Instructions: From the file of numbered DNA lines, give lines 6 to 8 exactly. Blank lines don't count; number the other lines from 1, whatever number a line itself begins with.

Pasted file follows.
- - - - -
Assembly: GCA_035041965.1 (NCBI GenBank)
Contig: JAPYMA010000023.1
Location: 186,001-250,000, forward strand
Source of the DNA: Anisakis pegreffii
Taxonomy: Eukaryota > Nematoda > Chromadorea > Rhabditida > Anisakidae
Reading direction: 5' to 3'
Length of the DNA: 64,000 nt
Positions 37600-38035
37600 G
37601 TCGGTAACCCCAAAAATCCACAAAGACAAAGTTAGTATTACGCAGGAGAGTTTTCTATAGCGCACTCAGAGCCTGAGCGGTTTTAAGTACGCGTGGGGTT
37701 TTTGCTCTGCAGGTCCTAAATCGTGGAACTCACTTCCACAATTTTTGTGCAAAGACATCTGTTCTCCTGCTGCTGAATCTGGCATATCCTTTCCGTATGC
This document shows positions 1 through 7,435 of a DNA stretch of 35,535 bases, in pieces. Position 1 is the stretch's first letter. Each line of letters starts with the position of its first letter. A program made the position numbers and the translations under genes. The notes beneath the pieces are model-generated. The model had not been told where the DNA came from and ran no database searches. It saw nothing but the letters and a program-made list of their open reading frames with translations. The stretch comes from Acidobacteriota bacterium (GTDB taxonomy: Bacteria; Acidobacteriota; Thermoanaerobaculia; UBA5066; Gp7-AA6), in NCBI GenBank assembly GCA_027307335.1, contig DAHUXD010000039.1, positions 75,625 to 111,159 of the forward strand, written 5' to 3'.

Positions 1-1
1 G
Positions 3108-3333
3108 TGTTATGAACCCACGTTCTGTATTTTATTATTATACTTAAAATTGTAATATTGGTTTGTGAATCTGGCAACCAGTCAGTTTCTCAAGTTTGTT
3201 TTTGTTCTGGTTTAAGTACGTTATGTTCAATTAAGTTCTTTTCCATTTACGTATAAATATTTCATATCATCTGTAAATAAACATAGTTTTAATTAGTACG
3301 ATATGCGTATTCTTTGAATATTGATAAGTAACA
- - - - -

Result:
Reading direction: 5' to 3'
Length of the DNA: 64,000 nt
Positions 37600-38035